On a somber April afternoon at the W Hotel in West Hollywood, music producer Arthur Baker sat down to interview Oscar-nominated filmmaker John Singleton, as part of the International Music Summit’s fourth annual IMS Engage event.
The day-long event took place April 21, 2016, a conference celebrating leaders in “music, technology, film and futurism” with guest speakers like Live Nation’s James Barton, broadcaster and artist Pete Tong, and others—though the festivities were marred somewhat by the sudden passing of Prince, announced in the early morning.
Singleton, a big fan, was quick to take the opportunity to commemorate the musician during his talk. After playing a segment of Purple Rain to open up, the director and Baker went on to an hour-long discussion of music in cinema, as well as his use of music within his films, such as Boyz n the Hood, Poetic Justice and Four Brothers.
With his nomination for Boyz n the Hood at the age of 24, Singleton remains the youngest person and only first black director to be nominated for the Academy Award for Best Director. Music plays a huge part in his filmmaking, from the evocative, emotional soul and R&B that soundtracks his movies, to his role launching the acting careers of Tyrese Gibson, Ludacris, Ice Cube and Janet Jackson.
Watch the video for a fantastic in-depth conversation with Singleton, in which he plays scenes from his films and discusses the music in each. We’ve also excerpted some of the highlights below.
On when he knew he wanted to make movies:
“At 9 years old, when I saw Star Wars. It was the first movie I saw many, many times. I grew up in Inglewood next to a drive-in theater, the Century Drive-In. I used to sit and watch movies outside my mom’s apartment. We’d see just the images: Kung fu movies, B horror films and blaxploitation movies, and they would be silent because we didn’t have the sound. I say that in a way, Pam Grier’s tits inspired me to make movies, because I used to see Pam Grier shake her tits and stuff on the big screen.”
On Prince and Purple Rain:
“I’ve always used this picture as a Citizen Kane of musical films because the prerecords that he did not only move the story together, they have a resonance to them… I hope that his passing inspires a whole new generation of people to play as many different instruments as possible and explore different avenues in music as possible.”
On musical genres he loves:
“For me, my main influences have always really been early 1970s soul and R&B. That was the music that I always wistfully go back in, and I think about growing up black and poor in American in South Central Los Angeles, thinking, ‘These are the records that my momma played, that my aunts played, that my father played as he’s rolling in his blue drop top Impala down Century Boulevard [on an] 8-track.’ This is the music that got us through hard times.”
On whether he plays actors music before the scene rolls:
“Always. For [the opening scene to Four Brothers], I played the music on the set while I was shooting to get the emotion of what we’re trying to do, and to get people in the mood of what we’re trying to do.”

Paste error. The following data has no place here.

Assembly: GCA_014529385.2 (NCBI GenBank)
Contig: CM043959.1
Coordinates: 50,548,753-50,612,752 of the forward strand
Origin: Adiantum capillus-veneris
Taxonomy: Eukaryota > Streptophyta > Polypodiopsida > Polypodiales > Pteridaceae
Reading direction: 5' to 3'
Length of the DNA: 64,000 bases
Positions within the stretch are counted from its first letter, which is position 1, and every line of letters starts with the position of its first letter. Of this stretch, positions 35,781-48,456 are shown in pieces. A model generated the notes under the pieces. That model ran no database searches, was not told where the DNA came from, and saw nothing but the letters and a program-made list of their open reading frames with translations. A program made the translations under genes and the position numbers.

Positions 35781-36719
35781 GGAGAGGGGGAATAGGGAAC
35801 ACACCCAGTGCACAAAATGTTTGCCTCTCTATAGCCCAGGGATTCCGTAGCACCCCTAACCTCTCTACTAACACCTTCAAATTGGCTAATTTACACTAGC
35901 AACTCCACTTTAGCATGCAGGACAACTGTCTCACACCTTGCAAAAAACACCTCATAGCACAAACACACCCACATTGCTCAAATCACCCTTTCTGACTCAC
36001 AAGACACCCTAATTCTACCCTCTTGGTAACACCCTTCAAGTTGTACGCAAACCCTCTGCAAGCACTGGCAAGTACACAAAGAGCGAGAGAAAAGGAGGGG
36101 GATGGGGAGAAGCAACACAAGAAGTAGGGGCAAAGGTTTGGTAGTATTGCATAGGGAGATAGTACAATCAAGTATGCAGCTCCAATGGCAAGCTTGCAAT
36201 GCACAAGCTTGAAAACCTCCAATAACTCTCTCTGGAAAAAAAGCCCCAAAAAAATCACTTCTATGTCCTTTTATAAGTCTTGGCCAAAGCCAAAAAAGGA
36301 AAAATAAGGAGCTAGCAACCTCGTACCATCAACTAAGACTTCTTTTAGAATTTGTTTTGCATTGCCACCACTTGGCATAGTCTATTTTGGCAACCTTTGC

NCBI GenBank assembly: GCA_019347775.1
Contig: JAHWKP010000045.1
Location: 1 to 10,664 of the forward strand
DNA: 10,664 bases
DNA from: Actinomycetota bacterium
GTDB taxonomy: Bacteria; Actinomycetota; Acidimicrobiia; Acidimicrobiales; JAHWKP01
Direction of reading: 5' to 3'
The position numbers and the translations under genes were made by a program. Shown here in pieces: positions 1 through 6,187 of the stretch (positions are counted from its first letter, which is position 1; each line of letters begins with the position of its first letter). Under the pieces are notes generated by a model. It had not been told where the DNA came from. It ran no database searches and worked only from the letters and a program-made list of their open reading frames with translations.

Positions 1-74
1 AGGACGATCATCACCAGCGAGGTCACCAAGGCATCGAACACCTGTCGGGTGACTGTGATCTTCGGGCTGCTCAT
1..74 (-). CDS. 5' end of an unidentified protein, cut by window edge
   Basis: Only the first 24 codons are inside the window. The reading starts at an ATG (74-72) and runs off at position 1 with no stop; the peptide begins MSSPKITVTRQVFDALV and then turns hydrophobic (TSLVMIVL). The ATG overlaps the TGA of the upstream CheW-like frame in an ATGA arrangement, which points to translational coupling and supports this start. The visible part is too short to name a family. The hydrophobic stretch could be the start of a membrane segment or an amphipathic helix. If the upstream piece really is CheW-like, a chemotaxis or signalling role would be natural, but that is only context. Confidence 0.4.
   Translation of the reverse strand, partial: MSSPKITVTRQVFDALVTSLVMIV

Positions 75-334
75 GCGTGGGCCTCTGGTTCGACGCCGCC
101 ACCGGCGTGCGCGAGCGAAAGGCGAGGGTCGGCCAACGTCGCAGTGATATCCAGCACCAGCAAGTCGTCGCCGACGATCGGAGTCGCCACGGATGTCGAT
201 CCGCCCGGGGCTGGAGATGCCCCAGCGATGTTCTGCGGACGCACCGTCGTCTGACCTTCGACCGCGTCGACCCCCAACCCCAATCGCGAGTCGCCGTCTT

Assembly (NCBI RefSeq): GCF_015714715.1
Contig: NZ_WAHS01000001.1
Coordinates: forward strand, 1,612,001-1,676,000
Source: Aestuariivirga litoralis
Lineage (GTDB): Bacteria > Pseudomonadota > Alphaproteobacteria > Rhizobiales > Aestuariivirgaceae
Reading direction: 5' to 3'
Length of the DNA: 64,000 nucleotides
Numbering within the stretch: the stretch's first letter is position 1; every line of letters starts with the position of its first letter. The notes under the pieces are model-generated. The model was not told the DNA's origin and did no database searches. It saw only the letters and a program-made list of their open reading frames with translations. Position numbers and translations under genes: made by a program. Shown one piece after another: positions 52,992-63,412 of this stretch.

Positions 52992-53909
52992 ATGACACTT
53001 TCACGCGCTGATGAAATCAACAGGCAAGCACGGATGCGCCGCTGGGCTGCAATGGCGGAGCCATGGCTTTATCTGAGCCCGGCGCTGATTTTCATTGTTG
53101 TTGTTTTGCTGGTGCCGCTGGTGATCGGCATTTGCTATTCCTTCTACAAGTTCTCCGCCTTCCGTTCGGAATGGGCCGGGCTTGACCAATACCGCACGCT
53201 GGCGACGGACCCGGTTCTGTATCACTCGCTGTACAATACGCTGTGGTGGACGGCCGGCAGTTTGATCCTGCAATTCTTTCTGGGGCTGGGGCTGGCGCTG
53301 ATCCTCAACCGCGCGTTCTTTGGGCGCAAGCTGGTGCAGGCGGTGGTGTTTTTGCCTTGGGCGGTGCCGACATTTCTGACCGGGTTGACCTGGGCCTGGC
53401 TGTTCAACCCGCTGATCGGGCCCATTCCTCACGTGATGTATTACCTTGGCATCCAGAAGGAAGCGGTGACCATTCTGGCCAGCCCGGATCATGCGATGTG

On featuring Marvin Gaye in a scene in Baby Boy:
“There’s something in film we call source music, where it’s in the scene, playing as the characters are hearing it. This is an example of a song going from source to score. Sometimes pictures use music just as source, or score. But this is an example of what I call, with my editors, ‘scource.’ It starts one way and then builds up and becomes something else, when we really get going on something… You’re paying so much money licensing the song—you’re like, damn, you wanna really use it, not just a piece of it.
That was a Marvin tune, and Marvin Gaye’s one of my favorite soul artists of all time. I heard that tune, and it’s not one of the more popular tunes, it’s not really a hit song, but it has such emotion there, and I’m said, ‘Man I gotta use this in a movie one day.'”
On directing musicians who are non-actors:
“I feel like most rappers are actors anyway. Everybody’s trying to project an image of what they want to be, as opposed to what they actually are. A lot of people that I work with, I’m from where they’re from; I’m the cat that can beat and bang on ’em, like, ‘Listen, this is what I need out of you.’ For better or worse, I’ve given careers to people in music to make a transition into acting, so that they take acting seriously as an art. Because it’s a whole separate art. You throw all that other stuff to the side, all the pretension to the side—there’s a construction that goes into acting, it’s not just memorization. It’s a whole thing of embodying yourself into a character, and being selfless.”
On recent musical biopics:
“I think that music-based films should only be made by people who are truly fans of the music. They fucked up James Brown [with Get On Up], they fucked up Nina Simone [in Nina], they’re gonna fuck up Tupac [in the upcoming biopic All Eyez On Me] until I get a chance to make my version of it… They didn’t see eye to eye with what I wanted to do. They wanted to make a movie about a rapper, and Tupac was much more than a rapper. I’ll just be polite, but It’s making me mad just thinking about this shit.”
On the current state of rap music:
“There’s a couple artists that I really like who are doing different things, of course. Kendrick Lamar: I love what he’s doing. I don’t even think we can call him a rapper, I think calling Kendrick Lamar a rapper is an insult, I think he’s more of a performance artist. I think he’s an artist in the sense of the way that that artists used to be—black artists in the ’40s and ’30s where they’re innovators.” MM
IMS Engage 2016 took place April 21, 2016 at the W Hotel in West Hollywood.